BarCamp Manchester 9

My Experience of BarCamp

Alina Apine stood in front of a projector screen presenting to a room

When someone first tried to explain BarCamp to me I was a bit puzzled about the concept. Anyone can talk about anything? Why would people want to? The first time I looked at the grid, a lot of the talks just sounded too technical and niche so I just found one about promoting social good and went to that. It felt informal and pleasant – an exchange of ideas with no pressures. I got talking to people and managed to have some interesting conversations. There was also a yummy lunch, which ranks highly in my assessment of the quality of events. That was my first experience with BarCamp in 2016.

Two years later I was thrilled to find out that BarCamp would take place again. I also realised that the presentations and discussions did not have to be about technical subjects. I decided that I would give a presentation as well. Since I have an interest in history and women, I decided to research women of history that people might not have heard about and present them to the Barcamp audience.

I prepared the presentation and put my talk on the grid, I’d been promoting it in my chats with people so I was pretty sure that I would not be left stranded in a sea of empty chairs. The room was full, I was nervous, yet also very excited. I knew some of the people in the room which made me feel a bit more assured, however there were also plenty of unfamiliar people. It felt nice to have people be interested in something you had researched and felt passionate about. I gave the talk and got some positive responses, as well other people sharing their knowledge of hidden women of history which was quite cool. Overall this made me feel rather good about the presentation, my chance to contribute to the BarCamp community and my chance to research and do something interesting in my spare time.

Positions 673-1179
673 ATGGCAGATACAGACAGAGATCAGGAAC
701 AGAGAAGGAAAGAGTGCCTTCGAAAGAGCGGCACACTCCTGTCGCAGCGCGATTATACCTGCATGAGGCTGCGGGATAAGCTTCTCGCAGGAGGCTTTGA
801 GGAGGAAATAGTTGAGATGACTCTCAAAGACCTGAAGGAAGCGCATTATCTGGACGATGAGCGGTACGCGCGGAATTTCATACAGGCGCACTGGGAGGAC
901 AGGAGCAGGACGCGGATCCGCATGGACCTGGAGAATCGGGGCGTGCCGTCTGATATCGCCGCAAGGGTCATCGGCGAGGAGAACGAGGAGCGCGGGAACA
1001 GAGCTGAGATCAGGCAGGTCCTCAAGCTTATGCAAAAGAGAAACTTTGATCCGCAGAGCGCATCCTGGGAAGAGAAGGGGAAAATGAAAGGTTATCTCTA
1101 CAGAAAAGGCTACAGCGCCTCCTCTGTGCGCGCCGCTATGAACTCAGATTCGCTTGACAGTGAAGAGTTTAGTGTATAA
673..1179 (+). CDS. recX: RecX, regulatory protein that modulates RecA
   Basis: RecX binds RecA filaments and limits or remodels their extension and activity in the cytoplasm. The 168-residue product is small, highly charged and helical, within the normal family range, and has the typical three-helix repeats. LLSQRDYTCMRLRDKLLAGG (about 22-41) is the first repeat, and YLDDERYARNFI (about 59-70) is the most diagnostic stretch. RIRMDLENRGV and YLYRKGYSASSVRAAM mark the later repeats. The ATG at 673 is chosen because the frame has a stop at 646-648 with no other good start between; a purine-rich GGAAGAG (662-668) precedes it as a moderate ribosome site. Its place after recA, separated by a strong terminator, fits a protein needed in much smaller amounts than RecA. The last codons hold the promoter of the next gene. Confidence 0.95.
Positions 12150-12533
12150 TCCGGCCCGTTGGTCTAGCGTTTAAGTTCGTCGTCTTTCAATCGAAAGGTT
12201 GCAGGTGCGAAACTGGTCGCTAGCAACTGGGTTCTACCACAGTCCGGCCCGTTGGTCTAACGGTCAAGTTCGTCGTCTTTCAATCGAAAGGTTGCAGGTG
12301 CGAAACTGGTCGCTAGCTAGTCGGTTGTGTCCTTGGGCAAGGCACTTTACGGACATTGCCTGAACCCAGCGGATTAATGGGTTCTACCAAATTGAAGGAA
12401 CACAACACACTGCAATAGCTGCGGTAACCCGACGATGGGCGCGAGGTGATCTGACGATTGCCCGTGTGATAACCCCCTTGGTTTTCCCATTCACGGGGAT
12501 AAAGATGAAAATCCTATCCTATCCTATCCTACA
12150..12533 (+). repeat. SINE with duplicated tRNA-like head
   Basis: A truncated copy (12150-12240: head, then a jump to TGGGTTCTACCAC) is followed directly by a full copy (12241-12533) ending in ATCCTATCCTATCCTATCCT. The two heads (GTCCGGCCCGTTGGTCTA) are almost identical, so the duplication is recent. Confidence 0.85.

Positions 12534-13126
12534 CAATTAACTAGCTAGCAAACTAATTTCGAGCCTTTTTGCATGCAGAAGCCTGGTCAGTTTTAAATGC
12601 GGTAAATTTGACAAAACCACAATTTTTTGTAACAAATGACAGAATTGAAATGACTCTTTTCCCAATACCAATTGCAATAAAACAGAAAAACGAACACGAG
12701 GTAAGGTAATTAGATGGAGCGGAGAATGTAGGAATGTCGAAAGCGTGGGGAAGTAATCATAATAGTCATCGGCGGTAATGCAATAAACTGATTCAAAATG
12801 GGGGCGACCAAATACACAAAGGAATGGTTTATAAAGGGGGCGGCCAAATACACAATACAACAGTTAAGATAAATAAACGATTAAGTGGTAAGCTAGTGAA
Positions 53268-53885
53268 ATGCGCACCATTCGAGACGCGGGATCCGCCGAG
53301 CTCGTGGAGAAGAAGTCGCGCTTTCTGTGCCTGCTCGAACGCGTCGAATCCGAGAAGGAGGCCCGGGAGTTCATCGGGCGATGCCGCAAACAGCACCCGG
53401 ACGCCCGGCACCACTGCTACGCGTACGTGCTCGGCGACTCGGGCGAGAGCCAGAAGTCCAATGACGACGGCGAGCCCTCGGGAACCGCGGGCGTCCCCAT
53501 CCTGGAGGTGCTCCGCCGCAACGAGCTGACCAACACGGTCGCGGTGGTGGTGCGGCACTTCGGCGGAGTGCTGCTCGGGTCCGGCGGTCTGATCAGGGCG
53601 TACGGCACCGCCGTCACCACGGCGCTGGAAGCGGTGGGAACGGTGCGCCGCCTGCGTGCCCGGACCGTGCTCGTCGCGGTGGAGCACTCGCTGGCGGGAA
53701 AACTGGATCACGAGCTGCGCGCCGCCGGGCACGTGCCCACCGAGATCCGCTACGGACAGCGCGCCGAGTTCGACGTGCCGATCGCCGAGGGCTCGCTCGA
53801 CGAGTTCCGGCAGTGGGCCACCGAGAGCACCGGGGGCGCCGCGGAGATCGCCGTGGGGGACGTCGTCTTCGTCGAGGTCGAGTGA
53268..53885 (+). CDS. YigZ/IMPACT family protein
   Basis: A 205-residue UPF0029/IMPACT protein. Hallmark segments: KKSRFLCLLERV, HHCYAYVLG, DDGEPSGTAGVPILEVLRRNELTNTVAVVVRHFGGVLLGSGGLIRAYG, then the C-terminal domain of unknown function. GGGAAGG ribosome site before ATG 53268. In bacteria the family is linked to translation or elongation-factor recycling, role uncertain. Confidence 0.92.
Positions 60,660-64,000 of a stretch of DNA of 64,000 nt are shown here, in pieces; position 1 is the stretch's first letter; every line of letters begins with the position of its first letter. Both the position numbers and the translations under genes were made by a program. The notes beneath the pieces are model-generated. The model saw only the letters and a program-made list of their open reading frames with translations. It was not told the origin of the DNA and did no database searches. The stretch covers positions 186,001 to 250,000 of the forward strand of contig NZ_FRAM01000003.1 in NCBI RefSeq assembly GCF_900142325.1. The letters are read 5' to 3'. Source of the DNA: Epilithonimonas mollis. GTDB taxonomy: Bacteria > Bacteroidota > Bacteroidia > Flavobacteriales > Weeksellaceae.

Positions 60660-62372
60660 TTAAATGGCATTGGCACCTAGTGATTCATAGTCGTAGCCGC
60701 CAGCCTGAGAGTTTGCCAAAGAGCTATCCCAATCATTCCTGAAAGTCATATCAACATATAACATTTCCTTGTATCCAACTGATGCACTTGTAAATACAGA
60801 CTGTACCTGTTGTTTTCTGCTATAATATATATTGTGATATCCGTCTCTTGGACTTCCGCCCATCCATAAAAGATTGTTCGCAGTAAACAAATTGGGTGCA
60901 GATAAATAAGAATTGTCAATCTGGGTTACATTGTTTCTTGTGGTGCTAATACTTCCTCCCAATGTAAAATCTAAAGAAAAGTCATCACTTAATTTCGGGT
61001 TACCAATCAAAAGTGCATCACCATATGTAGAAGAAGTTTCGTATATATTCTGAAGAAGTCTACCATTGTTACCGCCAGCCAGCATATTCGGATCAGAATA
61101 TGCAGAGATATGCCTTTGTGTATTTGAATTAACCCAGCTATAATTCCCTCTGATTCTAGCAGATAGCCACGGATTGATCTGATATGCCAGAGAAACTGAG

My experience is behind my strong belief that BarCamp is for everyone, even though a fairly large proportion of the attendees are members of the ‘tech community’, there are plenty that are not or have other interests outside tech. Last year I listened to a teenager talk passionately about the life lessons one can find in cartoons, learned about scuba diving, heard an eight year old talk about their school experience and another person talked about how to make different types of cheese. In 2016 there was a talk of visiting Chernobyl, clearly proving that BarCamp was ahead of its time. In the evening, after the talks were over, everyone has a chance to socialize and play Werewolves, which gets increasingly more fun the more you play it.

This is the appeal of BarCamp to me – it’s a great way to meet new and interesting people, learn new information that you would never hear elsewhere and just have a good time on the weekend. I don’t have any background in techy subjects, yet I feel quite at ease which to me shows how inclusive and welcoming the community is. If you’re not sure whether to come, just come for the first day and see whether you enjoy it. There’s nothing to lose.